She replied that it was a thing between me and the river, my decision and should come with the best of intent.
I was going to throw it in the river but for some reason thought better and made a small totem of stones placing it on the top.
We continued fishing for a time with me surreptitiously glancing at my offering to see if it was still there or had found favor – having caught enough for the days supper and the next day as well we gathered up and began the journey home.
As I child I suppose I expected a spirit to rise from the river and accept my gift before my very eyes and asked grandmother related questions, she assured me all was well and not to worry about it.
The first thing on my mind the next morning was the river and my offering, I suspect grandmother being well versed in the ways of children expected such would be the case and when I mentioned maybe we should go fishing again she just smiled and said she was thinking the same thing, so off we went.
On the way there grandmother couldn’t help but tease me a little saying maybe we should try a different spot knowing full well what my intentions were.
Upon arrival I dropped everything and ran to see if the button was still there or gone, to my complete joy it was no longer where I had placed it.
I looked around a little to see if it had fallen off but saw no evidence of that- now as adult or had I been older I might have thought a coon or otter had came upon it, found it attractive, and carried it off – but I wasn’t, and didn’t.
We remained for an hour or so before deciding we had enough fish to meet our needs and returned home where I excitedly related events to my mother.
A few days passed and while the river and the button remained fresh in my memory other pursuits were occupying my thoughts.
On about the fourth or fifth day I awoke early and went outside to greet the day and the hounds to discover a thumbnail size gold nugget and that very button in a corner of the porch I favored to sit on.
My eyes must have popped out of my head like a cartoon character and I didn’t know what to make of it so I ran back in the house to rouse grandmother to come and take a look, which she did.
As was grandmother’s way she studied these things for a few moments making no comment, then she said it was a medicine sign and began singing a medicine song.
Even at that age I understood gold had a value and after gathering up both I turned to my mother who had joined us having heard grandmother’s song and offered the nugget to her saying maybe she could trade it for something we needed.
Grandmother intervened though my mother had made no effort to accept and said it was medicine meant for me and should not be touched by others then set about making a small pouch to hold it and wear around my neck.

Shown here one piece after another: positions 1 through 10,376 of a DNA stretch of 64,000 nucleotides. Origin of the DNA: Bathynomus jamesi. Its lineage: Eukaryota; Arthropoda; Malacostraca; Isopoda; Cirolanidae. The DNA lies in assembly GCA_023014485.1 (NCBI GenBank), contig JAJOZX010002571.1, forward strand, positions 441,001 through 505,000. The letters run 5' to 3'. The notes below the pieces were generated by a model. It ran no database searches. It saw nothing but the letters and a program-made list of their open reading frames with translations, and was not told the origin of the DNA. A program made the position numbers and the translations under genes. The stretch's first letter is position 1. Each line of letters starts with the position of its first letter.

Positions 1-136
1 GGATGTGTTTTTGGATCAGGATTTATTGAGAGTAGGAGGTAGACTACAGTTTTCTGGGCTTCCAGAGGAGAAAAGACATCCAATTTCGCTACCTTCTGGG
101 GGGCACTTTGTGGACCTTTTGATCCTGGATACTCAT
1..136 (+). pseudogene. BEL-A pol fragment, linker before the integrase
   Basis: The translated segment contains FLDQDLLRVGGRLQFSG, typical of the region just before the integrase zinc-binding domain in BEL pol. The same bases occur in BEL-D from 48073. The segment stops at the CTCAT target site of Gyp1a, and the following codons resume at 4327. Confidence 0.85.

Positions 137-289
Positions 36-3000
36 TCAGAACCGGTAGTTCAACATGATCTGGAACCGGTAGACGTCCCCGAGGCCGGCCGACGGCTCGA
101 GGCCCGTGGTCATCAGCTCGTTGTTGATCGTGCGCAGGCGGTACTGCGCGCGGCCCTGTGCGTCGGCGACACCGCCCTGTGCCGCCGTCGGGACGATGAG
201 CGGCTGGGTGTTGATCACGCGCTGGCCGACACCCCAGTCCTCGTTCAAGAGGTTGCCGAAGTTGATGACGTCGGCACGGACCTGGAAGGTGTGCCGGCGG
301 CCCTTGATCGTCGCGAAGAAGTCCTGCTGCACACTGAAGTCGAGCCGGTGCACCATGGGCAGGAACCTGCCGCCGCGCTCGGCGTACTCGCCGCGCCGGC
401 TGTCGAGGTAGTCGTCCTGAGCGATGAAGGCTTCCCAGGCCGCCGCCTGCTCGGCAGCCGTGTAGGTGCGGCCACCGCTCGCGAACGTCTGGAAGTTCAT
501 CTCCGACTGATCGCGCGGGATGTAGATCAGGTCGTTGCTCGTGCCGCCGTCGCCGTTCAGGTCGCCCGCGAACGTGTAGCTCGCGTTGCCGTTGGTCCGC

To this day I have that pouch whose contents have grown and and no one else has touched them.
I’ve talked to grandmother about it a few times as the years have passed and said some would suggest a “rational mind” would offer multiple possibilities, among them that she or another had placed them on the porch or through some seemingly implausible series of events they were carried there randomly by the hounds, a non existent wind had somehow delivered them to the spot where they lay, or possibly I had sleep walked and done the deed myself.
Her response was how would I react to this “rational” thinking and I said I would reject it – she then said where does your brother the otter live and I said in the river to which she nodded her head and replied since it was the otter who lifted you back to me when you were sick do you think it strange that the river would send an otter to carry these things to you?
That’s grandmother’s way, she’s not into a lot of rumination and what ifs, she breaks things down to their simplest form and goes from there.
What do I think? I believe as grandmother does that an otter acted as an emissary, if that sounds implausible to others I’m alright with that as I consider any other explanation implausible in view of all things related and remain convinced that the farther people are removed from the land and the natural world their connection to both incrementally diminishes.
As a child we didn’t merely live on the land we were a part of it, we lived and breathed in unison with the movements of the land and those inhabitants that surrounded us whether they were of our kind or the four leggeds, winged ones, and that whose who crawl.
There were signs to be read all around us that spoke of impending rain or snow, whether a bad wind would blow or the health of herds we depended on for sustenance.
We were acutely aware of when birds would arrive and when they would depart, where and when they built their nest, where honey could be found and the best way to attract bees, or when fish would spawn.
In relating these events I don’t mean to imply they are singular in nature as many among the nations and elsewhere have experienced the “implausible”.